You May Like

Multimedia Relatives of South Korean Ferry Victims Fire at Authorities

36 people are confirmed dead, but some 270 remain trapped on board More

War Legacy Haunts Vietnam, US Relations

$84 million project aims to clean up soil contaminated by Agent Orange More

Wikipedia Proves Useful for Tracking Flu

Technique gave better results than Center for Disease Control (CDC) and Google’s Flu Trends More

This forum has been closed.
Comment Sorting
Comments
     
by: Htos1 from: USA
February 22, 2014 4:29 PM
How are JUST euro bees affected by CCD, but not afro's?

Featured Videos

Your JavaScript is turned off or you have an old version of Adobe's Flash Player. Get the latest Flash player.
Ukraine, Russia, United in Faith, Divided in Politicsi
X
Michael Eckels
April 19, 2014
There is a strong historical religious connection between Russia and Ukraine. But what role is religion playing in the current conflict? In the run-up to Easter, Michael Eckels in Moscow reports for VOA.
Video

Video Ukraine, Russia, United in Faith, Divided in Politics

There is a strong historical religious connection between Russia and Ukraine. But what role is religion playing in the current conflict? In the run-up to Easter, Michael Eckels in Moscow reports for VOA.
Video

Video Face of American Farmer is Changing

The average American farmer is now 58 years old, and farmers 65 and older are the fastest growing segment of the population. It’s a troubling trend signaling big changes ahead for American agriculture as aging farmers retire. Reporter Mike Osborne says a new report from the U.S. Census Bureau is suggesting what some of those changes might look like... and why they might not be so troubling.
Video

Video Donetsk Governor: Ukraine Military Assault 'Delicate But Necessary'

Around a dozen state buildings in eastern Ukraine remain in the hands of pro-Russian protesters who are demanding a referendum on self-rule. The governor of the whole Donetsk region is among those forced out by the protesters. He spoke to VOA's Henry Ridgwell from his temporary new office in Donetsk city.
Video

Video Drones May Soon Send Data From High Seas

Drones are usually associated with unmanned flying vehicles, but autonomous watercraft are also becoming useful tools for jobs ranging from scientific exploration to law enforcement to searching for a missing airliner in the Indian Ocean. VOA’s George Putic reports on sea-faring drones.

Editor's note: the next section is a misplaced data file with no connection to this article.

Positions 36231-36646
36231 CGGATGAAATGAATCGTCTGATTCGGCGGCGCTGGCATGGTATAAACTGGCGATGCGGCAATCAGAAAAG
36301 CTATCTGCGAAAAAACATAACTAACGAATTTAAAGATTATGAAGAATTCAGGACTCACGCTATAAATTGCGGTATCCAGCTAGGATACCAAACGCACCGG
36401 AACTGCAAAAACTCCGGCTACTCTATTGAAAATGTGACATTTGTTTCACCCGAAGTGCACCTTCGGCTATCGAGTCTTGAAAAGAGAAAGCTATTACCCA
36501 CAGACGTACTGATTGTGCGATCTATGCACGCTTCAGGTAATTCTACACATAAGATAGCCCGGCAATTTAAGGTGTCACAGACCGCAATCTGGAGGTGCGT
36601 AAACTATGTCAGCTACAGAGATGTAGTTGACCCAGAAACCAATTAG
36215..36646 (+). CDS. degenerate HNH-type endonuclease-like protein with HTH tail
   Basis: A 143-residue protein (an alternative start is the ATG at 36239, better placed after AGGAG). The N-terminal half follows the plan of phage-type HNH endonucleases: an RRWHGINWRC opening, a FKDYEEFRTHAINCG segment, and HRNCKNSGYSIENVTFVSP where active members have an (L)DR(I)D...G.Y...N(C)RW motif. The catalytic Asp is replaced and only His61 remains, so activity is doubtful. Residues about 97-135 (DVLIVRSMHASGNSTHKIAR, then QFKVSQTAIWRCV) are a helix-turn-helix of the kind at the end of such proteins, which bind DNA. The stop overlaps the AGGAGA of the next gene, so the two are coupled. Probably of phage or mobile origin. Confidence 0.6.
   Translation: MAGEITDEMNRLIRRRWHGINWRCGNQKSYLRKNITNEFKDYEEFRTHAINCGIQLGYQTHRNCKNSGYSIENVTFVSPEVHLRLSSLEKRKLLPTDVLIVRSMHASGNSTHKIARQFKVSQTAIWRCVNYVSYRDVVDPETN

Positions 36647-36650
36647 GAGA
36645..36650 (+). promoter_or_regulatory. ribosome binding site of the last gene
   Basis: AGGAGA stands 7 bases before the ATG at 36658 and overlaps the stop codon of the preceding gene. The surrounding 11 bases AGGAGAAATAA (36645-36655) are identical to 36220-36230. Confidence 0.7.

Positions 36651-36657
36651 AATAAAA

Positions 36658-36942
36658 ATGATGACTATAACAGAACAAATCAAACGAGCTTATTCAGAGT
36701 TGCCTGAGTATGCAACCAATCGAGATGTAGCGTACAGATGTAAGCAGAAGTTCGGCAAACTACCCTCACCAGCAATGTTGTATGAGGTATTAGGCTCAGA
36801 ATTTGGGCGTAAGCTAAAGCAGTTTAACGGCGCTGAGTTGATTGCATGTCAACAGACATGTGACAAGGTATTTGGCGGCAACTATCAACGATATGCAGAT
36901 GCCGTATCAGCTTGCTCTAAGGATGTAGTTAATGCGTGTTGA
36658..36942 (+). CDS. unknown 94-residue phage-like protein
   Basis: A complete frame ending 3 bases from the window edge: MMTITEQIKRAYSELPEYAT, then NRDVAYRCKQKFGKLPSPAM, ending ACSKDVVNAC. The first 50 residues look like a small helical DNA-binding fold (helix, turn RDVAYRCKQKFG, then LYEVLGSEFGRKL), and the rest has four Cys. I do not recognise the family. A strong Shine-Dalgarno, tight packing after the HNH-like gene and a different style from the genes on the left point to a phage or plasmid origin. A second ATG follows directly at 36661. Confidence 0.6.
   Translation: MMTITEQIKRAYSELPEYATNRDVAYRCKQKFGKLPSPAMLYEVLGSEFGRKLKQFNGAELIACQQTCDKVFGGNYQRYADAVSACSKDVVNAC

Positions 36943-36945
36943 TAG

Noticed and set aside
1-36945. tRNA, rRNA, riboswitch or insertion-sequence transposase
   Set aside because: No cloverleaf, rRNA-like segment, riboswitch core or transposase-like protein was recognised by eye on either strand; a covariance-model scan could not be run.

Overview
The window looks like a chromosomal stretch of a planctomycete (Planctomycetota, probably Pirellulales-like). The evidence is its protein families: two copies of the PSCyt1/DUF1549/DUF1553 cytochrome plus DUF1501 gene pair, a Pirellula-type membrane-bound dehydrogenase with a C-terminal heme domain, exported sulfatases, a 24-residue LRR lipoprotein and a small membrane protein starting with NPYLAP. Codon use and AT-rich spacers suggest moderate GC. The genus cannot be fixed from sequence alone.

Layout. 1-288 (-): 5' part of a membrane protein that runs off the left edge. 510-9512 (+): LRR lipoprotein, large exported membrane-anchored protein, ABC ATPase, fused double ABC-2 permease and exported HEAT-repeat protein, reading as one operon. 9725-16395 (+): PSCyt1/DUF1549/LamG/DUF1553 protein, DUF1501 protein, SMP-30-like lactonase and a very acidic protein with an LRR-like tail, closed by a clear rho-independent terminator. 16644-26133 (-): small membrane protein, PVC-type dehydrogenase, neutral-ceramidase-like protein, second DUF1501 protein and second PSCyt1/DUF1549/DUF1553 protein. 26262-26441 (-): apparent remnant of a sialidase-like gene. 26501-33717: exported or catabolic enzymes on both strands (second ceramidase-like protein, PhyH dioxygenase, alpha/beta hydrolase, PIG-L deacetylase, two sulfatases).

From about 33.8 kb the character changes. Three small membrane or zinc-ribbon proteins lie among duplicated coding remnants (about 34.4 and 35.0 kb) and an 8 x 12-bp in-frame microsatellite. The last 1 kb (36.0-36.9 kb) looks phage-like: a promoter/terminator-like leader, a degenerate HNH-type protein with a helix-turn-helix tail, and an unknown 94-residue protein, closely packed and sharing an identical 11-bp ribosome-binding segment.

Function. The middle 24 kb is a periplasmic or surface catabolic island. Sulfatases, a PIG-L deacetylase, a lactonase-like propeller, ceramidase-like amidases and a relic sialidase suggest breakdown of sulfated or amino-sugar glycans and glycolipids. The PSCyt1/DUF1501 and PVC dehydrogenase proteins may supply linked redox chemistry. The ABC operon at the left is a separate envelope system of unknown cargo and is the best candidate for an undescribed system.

Video

Video New Earth-Size Planet Found

Not too big, not too small. Not too hot, not too cold. A newly discovered planet looks just right for life as we know it, according to an international group of astronomers. VOA’s Steve Baragona has more.
Video

Video Copts in Diaspora Worry About Future in Egypt

Around 10 percent of Egypt’s population belong to the Coptic faith, making them the largest Christian minority in the Middle East. But they have become targets of violence since the revolution three years ago. With elections scheduled for May and the struggle between the Egyptian military and Islamists continuing, many Copts abroad are deeply worried about the future of their ancient church. VOA religion correspondent Jerome Socolovsky visited a Coptic church outside Washington DC.
Video

Video Critics Say Venezuelan Protests Test Limits of Military's Support

During the two months of deadly anti-government protests that have rocked the oil-rich nation of Venezuela, President Nicolas Maduro has accused the opposition of trying to initiate a coup. Though a small number of military officers have been arrested for allegedly plotting against the government, VOA’s Brian Padden reports the leadership of the armed forces continues to support the president, at least for now.
Video

Video More Millenials Unplug to Embrace Board Games

A big new trend in the U.S. toy industry has more consumers switching off their high-tech gadgets to play with classic toys, like board games. This is especially true among the so-called millenial generation - those born in the 1980's and 90's. Elizabeth Lee has more from an unusual café in Los Angeles, where the new trend is popular and business is booming.
Video

Video Google Buys Drone Company

In its latest purchase of high-tech companies, Google has acquired a manufacturer of solar-powered drones that can stay in the air almost indefinitely, relaying broadband Internet connection to remote areas. It is seen as yet another step in the U.S. based Web giant’s bid to bring Internet to the whole world. VOA’s George Putic reports.
AppleAndroid